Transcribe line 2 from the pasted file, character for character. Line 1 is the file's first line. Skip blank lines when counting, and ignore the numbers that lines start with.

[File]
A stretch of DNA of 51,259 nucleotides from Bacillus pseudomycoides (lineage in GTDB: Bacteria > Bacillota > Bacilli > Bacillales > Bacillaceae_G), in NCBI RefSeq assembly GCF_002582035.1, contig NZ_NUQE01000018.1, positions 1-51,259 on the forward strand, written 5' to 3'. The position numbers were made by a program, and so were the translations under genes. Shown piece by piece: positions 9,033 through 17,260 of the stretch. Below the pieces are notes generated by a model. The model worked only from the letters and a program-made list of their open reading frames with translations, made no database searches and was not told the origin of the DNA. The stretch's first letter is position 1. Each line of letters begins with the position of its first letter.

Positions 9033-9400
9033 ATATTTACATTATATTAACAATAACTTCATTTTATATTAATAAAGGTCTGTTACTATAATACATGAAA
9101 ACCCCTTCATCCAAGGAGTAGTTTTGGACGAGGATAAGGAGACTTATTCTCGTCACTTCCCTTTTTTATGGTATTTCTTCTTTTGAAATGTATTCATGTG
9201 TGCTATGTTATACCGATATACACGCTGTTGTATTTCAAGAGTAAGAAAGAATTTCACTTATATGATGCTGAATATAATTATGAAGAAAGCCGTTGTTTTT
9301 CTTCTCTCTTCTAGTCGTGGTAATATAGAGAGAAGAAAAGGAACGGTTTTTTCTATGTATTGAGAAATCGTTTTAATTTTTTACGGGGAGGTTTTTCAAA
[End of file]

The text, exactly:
Positions 9033-9400